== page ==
WILDLIFE campaigners are planning to walk along footpaths in Gloucestershire looking for badgers which have been wounded but not killed as part of the controversial cull which came into force on Saturday.
Jeanne and Nick Berry, who run the anti-cull group Stroud 100, will walk along footpaths in the pilot cull zones looking for wounded badgers to try and save them.
"We can't stop the cull from taking place but if we see any wounded badgers then we will call the Vale Wildlife Centre near Tewkesbury which has agreed to collect any wounded badgers," said Mrs Berry.
The news comes after a freedom of information request has raised fears that badgers will endure suffering and horrific injuries during the cull.
Material released to Humane Society International/UK shows that the Government expects a number of badgers to experience massive bleeding, hyperventilation and shock, with some eventually dying of secondary infection or starvation.
In west Gloucestershire, the aim is to shoot up to 2,932 badgers in the first year of the cull. The other zone is in Somerset.
Labour has announced it will table an Opposition Day debate on the Government's plans for the cull today, Wednesday, in the hope that it will lead to a parliamentary vote.
Shadow environment secretary Mary Creagh said: "The Tory-led Government are pressing ahead with the free shooting of badgers despite leading scientists warning against this 'untested and risky approach'.
"Labour is calling a vote on the cull and we will be working with MPs from all parties to stop this crazy scheme.
"We need a science-led policy to manage cattle movements better and prioritise badger and cattle vaccination to tackle bovine TB instead of a cull."
While he welcomed the chance to debate the issue, Stroud's Conservative MP Neil Carmichael said he would vote in favour of the pilot culls.
"A three pronged attack has been agreed as the best approach to tackle the increasing problem of TB," said Mr Carmichael.
"The approach includes an increase in vaccination, further restrictions on cattle movement and a pilot cull in areas where TB is at its most serious."
Thousands of anti-cull campaigners, including the Berrys, attended a protest in London on Saturday to coincide with the start of the cull.
"We are now just waiting for the shooting to start," said Mrs Berry.
Natural England, the government body responsible for issuing cull licences, has said the exact locations of shootings must remain secret for security reasons - but Mrs Berry has warned this will put those out walking after dark at risk of injury or even death.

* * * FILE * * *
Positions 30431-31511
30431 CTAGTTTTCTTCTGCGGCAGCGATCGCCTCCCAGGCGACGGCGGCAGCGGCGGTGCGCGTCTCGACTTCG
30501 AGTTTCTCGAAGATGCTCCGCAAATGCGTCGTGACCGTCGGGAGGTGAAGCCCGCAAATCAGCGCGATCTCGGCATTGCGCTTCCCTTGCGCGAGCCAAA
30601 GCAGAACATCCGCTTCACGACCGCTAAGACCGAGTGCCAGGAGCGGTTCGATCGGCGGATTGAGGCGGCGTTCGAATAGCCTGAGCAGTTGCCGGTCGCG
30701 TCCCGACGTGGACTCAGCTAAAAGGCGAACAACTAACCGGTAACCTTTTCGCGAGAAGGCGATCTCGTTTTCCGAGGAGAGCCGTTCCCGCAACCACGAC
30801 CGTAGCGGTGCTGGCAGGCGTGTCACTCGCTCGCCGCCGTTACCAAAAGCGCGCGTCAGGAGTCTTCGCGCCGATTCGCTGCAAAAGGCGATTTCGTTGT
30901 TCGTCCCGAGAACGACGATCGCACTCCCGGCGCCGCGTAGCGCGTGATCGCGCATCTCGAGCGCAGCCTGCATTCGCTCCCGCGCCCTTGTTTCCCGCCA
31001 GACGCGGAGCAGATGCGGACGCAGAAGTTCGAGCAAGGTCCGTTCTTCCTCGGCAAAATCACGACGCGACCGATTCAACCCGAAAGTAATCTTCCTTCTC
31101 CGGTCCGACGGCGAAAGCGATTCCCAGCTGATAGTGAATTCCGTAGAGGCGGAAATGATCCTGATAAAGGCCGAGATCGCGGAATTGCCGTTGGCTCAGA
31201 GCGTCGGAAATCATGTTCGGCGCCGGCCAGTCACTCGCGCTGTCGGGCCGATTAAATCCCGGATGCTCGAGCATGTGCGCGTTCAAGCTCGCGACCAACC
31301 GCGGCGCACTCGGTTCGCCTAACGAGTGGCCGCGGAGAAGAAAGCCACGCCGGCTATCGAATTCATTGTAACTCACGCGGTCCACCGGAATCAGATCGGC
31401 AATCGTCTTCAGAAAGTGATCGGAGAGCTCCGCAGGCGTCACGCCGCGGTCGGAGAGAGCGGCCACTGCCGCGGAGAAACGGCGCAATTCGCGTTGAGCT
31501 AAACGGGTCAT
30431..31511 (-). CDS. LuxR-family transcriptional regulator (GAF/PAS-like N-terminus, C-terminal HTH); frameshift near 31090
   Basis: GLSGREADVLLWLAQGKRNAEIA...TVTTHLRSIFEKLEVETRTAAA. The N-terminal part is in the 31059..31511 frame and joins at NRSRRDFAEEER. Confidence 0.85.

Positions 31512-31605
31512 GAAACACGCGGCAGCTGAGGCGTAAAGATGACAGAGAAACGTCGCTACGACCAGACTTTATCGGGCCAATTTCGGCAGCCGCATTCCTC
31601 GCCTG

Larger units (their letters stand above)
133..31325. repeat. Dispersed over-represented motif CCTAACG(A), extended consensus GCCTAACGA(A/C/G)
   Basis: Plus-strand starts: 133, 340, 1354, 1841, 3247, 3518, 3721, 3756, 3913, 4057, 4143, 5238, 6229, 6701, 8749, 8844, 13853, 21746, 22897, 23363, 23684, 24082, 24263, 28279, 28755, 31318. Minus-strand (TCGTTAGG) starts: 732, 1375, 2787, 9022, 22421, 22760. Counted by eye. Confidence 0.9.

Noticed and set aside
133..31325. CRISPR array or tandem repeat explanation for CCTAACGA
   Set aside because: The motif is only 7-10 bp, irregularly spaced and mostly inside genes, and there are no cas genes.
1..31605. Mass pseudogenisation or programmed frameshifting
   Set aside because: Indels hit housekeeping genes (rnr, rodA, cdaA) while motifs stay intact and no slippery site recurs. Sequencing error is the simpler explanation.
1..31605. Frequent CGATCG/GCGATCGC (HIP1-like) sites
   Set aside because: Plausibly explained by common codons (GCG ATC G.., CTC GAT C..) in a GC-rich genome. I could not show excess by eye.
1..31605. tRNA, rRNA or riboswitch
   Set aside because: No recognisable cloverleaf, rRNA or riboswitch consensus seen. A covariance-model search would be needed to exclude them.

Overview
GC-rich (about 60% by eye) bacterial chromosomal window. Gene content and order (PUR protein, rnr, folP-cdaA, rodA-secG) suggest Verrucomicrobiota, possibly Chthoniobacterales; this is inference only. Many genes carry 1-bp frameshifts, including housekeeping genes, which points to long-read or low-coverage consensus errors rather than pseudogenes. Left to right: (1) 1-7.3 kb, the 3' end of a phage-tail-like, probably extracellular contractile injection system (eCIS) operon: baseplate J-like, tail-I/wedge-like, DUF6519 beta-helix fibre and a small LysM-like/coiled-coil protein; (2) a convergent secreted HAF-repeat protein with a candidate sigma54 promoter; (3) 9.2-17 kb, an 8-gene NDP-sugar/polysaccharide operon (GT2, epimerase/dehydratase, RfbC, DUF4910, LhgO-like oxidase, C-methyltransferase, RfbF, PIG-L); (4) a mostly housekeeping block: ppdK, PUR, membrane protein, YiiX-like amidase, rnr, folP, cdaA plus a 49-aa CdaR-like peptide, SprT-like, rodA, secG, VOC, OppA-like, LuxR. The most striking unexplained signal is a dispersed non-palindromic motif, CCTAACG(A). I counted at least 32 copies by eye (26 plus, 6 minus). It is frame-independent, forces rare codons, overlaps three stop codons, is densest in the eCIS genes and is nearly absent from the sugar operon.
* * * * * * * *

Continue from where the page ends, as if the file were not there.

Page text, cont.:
"Anyone walking their dog at night could be in serious danger if we are not warned by the police when the shooting is going to take place," she added.
Gloucestershire police has said that it is the responsibility of Defra and Natural England to determine the timing of the cull.
- STROUD-based wind energy business Ecotricity is the most recent company to support Team Badger's efforts to stop the cull.
- Team Badger is the name given to a group of organisations including Animal Aid, VIVA! and Gloucestershire Against Badger Shooting which want alternatives options to the cull such as vaccination to be explored further.
- Gloucestershire Wildlife Trust has been running a badger vaccination programme on seven of its nature reserves.
SUPERINTENDENT Jim McCarthy of Gloucestershire police has released a statement outlining the force's role in the cull.
"The cull is a Defra-managed issue under licence from Natural England and it will be up to both of them and the company licensed to undertake the cull to determine the timing of it," he said.
"Policing will be neutral and independent of any cull.
"We will deliver our statutory responsibilities which include dealing with any incidents of crime and disorder and ensuring that anyone who wishes to protest peacefully and lawfully is able to do so.
"We are committed to working with any groups or individuals who want to exercise their right to peaceful protest and we want to ensure there are no surprises from, or to, any party involved.
"To that end, we would ask any groups or individuals wishing to protest to contact us so that we can help make sure their protest is safe and lawful.
"For operational reasons, we will not go into details of our plans but we would like people in Gloucestershire to be reassured that we will continue to deliver an effective local policing service before, during and after the proposed cull.
"At this stage, it is not possible or appropriate to put a figure on any costs of policing for the proposed cull but we have been told that any additional policing costs will be met by the Home Office."